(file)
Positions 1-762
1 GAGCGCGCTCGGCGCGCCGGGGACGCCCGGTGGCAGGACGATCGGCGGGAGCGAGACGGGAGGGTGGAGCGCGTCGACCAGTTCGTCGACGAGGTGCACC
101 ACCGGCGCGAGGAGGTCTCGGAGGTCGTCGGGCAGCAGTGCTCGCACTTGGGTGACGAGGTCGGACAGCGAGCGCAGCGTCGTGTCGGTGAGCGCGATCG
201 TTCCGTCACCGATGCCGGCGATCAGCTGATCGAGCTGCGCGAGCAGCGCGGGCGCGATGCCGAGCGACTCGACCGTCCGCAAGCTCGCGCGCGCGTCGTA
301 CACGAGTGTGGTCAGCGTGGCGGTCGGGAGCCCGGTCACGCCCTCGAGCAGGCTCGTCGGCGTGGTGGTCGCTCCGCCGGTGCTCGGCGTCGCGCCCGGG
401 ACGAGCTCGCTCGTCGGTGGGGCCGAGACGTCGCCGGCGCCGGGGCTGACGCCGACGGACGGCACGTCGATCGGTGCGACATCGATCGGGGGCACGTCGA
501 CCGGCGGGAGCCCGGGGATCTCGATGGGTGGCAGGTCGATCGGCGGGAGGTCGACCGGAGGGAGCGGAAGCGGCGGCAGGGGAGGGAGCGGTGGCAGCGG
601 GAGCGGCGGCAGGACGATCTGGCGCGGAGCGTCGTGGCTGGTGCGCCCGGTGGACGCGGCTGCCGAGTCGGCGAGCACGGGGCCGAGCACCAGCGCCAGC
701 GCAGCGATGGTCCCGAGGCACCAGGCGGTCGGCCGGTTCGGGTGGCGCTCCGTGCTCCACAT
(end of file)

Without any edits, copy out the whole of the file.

Positions 1-762
1 GAGCGCGCTCGGCGCGCCGGGGACGCCCGGTGGCAGGACGATCGGCGGGAGCGAGACGGGAGGGTGGAGCGCGTCGACCAGTTCGTCGACGAGGTGCACC
101 ACCGGCGCGAGGAGGTCTCGGAGGTCGTCGGGCAGCAGTGCTCGCACTTGGGTGACGAGGTCGGACAGCGAGCGCAGCGTCGTGTCGGTGAGCGCGATCG
201 TTCCGTCACCGATGCCGGCGATCAGCTGATCGAGCTGCGCGAGCAGCGCGGGCGCGATGCCGAGCGACTCGACCGTCCGCAAGCTCGCGCGCGCGTCGTA
301 CACGAGTGTGGTCAGCGTGGCGGTCGGGAGCCCGGTCACGCCCTCGAGCAGGCTCGTCGGCGTGGTGGTCGCTCCGCCGGTGCTCGGCGTCGCGCCCGGG
401 ACGAGCTCGCTCGTCGGTGGGGCCGAGACGTCGCCGGCGCCGGGGCTGACGCCGACGGACGGCACGTCGATCGGTGCGACATCGATCGGGGGCACGTCGA
501 CCGGCGGGAGCCCGGGGATCTCGATGGGTGGCAGGTCGATCGGCGGGAGGTCGACCGGAGGGAGCGGAAGCGGCGGCAGGGGAGGGAGCGGTGGCAGCGG
601 GAGCGGCGGCAGGACGATCTGGCGCGGAGCGTCGTGGCTGGTGCGCCCGGTGGACGCGGCTGCCGAGTCGGCGAGCACGGGGCCGAGCACCAGCGCCAGC
701 GCAGCGATGGTCCCGAGGCACCAGGCGGTCGGCCGGTTCGGGTGGCGCTCCGTGCTCCACAT